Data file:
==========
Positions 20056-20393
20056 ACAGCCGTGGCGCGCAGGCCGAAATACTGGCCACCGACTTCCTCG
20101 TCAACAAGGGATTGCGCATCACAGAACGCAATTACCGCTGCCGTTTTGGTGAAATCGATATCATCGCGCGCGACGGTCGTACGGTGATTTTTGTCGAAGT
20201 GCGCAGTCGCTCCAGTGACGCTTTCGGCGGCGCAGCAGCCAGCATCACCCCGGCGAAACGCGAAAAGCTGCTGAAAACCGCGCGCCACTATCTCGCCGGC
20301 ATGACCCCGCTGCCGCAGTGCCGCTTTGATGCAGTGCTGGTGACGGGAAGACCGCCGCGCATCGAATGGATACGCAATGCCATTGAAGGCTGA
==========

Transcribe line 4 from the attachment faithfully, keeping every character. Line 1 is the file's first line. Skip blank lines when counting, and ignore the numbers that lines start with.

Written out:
20201 GCGCAGTCGCTCCAGTGACGCTTTCGGCGGCGCAGCAGCCAGCATCACCCCGGCGAAACGCGAAAAGCTGCTGAAAACCGCGCGCCACTATCTCGCCGGC